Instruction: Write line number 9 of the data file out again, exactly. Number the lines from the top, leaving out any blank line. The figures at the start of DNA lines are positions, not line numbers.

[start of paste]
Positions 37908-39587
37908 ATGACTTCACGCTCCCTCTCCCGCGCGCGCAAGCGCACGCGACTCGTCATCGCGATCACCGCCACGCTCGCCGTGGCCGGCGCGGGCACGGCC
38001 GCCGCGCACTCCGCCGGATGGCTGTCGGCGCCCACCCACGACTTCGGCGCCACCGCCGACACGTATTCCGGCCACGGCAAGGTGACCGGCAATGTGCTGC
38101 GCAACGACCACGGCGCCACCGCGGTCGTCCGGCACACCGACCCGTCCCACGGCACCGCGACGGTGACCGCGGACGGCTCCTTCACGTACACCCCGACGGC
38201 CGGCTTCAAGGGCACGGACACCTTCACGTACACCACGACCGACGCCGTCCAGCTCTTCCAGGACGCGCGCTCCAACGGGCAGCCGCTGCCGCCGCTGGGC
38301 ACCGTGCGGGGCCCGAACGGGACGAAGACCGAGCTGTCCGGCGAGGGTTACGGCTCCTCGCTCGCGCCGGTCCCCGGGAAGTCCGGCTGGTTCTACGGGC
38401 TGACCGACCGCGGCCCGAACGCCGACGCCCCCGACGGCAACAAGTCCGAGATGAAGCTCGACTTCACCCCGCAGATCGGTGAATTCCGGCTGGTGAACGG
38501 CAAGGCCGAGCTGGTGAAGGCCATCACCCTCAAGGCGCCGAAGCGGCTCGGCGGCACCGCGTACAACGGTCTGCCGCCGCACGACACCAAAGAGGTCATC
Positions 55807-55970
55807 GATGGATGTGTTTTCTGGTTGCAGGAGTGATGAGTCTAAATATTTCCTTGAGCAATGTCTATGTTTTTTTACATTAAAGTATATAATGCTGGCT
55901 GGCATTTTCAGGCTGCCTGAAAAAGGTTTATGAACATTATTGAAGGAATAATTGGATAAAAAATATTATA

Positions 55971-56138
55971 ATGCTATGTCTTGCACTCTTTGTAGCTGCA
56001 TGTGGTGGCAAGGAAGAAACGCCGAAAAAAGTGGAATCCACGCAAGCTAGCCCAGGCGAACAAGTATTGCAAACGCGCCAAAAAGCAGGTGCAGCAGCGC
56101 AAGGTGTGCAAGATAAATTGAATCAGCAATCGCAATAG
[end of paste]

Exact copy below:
Positions 55807-55970